What is "Lower"?

This question was recently edited, with the edit approved by two fellow users.

I voted to reject the edit as it was too minor.

Essentially, this was the edit:

His oyster table stood at the lower end of the room, which was in constant use twice a   
day all the year round ; [Souce][1] 

[1]: http://books.google.com/books?id=uDoHAAAAQAAJ&  

What is this lower? Does this mean it is sunk?
But it doesn't make sense.


> His oyster table stood at the **lower** end of the room, which was in constant use   
twice a day all the year round ([Source](http://books.google.com/books?id=uDoHAAAAQAAJ&  

What is this lower? Does this mean it is sunk?
But it doesn't make sense.

It may be clearer in the revisions, but essentially, the changes amounted to a re-tag, the addition of emphasis, and block quoting.

I would like to know whether this is generally an edit that we should be accepting. From my perspective, it seems like the editor was unable to make a substantial edit without changing the linking style, which suggests that the edit was too minor.

My preferred course of action would have been to reject the edit, and simply retag the question. It seems that some users seem to go on a spree of question edits, not all of which are constructive, and many of which are so minor that they would be rejected for not changing six characters in the body of the post, yet we are accepting them because the user creatively changes the formatting of the post.

Looking at the reviewer stats, I'm not sure whether this is desirable, but most people are heavily in favour of accepting suggested edits.

Should we be accepting minor edits to posts that are superficial in nature, and do not materially improve the post?

  • 4
    I would accept the suggested edit in this case. (I'm not sure if I did; probably not.) Formatting is one of the persistent problems on our site, though imo we're lucky enough that the edited question cites the source. Jul 14, 2014 at 16:34
  • The original question already cited the source, so it was really just minor formatting changes.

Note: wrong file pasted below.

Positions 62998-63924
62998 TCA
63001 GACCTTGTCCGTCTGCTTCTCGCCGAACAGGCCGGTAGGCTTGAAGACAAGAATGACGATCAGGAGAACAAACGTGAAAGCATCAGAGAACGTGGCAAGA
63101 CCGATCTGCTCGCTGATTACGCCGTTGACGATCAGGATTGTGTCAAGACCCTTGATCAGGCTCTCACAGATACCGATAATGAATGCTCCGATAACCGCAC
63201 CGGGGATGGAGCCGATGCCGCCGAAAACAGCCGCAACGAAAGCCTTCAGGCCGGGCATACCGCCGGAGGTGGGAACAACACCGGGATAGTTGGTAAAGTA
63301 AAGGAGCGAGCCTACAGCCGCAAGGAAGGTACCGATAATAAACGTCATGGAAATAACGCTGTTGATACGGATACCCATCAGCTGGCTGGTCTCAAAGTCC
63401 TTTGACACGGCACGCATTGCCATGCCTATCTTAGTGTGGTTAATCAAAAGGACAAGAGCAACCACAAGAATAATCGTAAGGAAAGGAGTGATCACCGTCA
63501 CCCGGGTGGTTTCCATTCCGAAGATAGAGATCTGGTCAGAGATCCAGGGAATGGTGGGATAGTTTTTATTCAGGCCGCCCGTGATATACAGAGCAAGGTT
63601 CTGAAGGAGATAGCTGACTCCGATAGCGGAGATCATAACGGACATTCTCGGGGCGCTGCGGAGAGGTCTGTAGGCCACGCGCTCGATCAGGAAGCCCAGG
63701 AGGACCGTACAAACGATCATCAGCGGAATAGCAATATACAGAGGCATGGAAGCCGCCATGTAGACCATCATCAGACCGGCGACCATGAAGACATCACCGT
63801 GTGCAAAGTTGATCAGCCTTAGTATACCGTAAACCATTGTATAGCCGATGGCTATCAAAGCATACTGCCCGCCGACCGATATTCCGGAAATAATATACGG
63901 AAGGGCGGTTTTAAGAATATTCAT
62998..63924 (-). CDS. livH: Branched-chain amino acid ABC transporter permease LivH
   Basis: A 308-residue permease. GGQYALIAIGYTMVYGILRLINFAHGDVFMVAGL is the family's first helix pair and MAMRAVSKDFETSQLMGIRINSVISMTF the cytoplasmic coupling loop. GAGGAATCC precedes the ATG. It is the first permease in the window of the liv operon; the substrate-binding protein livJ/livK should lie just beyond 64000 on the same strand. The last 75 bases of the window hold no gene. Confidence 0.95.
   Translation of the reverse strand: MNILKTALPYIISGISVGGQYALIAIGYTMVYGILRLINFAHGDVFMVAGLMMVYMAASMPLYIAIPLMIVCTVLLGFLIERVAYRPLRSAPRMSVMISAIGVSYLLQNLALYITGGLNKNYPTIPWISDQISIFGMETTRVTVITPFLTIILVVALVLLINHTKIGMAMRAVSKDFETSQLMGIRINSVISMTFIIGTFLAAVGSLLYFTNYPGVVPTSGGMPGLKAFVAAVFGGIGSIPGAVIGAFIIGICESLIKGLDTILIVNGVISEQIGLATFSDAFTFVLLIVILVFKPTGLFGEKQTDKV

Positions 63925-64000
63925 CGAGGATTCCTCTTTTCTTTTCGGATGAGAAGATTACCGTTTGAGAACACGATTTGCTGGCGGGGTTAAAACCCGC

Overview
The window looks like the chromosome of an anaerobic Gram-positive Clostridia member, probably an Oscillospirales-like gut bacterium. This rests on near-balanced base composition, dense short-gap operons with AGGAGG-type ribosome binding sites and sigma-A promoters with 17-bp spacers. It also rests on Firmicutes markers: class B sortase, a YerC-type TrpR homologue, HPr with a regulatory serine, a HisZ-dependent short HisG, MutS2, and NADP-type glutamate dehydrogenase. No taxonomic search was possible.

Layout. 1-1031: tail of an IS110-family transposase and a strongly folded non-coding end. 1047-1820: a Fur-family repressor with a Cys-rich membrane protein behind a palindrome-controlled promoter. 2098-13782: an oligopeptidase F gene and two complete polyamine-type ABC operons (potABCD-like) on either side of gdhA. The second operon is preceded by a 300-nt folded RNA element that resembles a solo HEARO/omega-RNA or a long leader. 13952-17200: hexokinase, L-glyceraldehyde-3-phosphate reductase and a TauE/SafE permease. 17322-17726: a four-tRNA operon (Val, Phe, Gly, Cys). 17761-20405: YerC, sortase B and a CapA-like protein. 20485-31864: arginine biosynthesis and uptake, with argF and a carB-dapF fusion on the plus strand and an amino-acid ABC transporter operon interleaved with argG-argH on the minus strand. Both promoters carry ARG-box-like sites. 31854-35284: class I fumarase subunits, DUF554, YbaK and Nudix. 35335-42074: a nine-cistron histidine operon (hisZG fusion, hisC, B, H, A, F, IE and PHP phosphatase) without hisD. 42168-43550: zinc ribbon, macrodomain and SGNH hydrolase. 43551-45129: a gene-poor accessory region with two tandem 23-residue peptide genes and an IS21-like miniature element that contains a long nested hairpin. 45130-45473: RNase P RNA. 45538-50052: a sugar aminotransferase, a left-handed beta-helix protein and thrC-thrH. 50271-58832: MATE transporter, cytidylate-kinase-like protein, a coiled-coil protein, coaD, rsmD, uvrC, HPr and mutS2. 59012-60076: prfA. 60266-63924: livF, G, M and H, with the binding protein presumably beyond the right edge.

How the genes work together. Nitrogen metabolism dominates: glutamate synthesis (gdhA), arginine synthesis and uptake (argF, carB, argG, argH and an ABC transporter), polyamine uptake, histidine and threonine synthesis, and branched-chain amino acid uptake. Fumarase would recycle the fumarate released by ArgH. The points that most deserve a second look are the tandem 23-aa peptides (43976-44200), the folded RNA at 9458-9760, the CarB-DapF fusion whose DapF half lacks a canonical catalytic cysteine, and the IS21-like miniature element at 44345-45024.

– jimsug
    Jul 14, 2014 at 16:36
  • 3
    There's no motivation to reject changes on ELL for being minor. Our volume is too low for it to be an issue.
    – user230
    Jul 15, 2014 at 3:16
  • 1
    What @snailplane said. I sometimes edit a question purely to add block quotes. I don't understand OP's problem here. Jul 15, 2014 at 4:20

2 Answers 2


Yes, we should accept "minor" edits that improve the formatting and readability of the question. As snailplane said, we don't have a problem with "too many suggested edits."

In addition, I don't see this as "too minor" simply because it only focuses on the formatting; the added formatting makes the post better by focusing your attention on the element being questioned.

For something to qualify as "too minor", it really would have to add nothing at all to the post; something like only replacing "--" with "—" or converting double-spaces after a period to single.


I agree (almost) no edit is too minor, as long as it serves a purpose.

In this case, the first thing I noticed was that souce had been corrected to source. The system does not allow one-letter additions, so this may have spurred the editor on to work on the lay-out a bit...

Emphasizing the word that causes confusion is, I think, a nice addition. I wish more questions would conform to this, especially if they have longer quotes — I sometimes do not immediately find the mentioned cause of concern if a word is mentioned after a long quote.

As for the inline quote, I'm not sure it adds anything really, but it's not a reason to reject the edit either. Maybe if it were the only edit, it might qualify as too minor since it doesn't change how the post looks to a reader.

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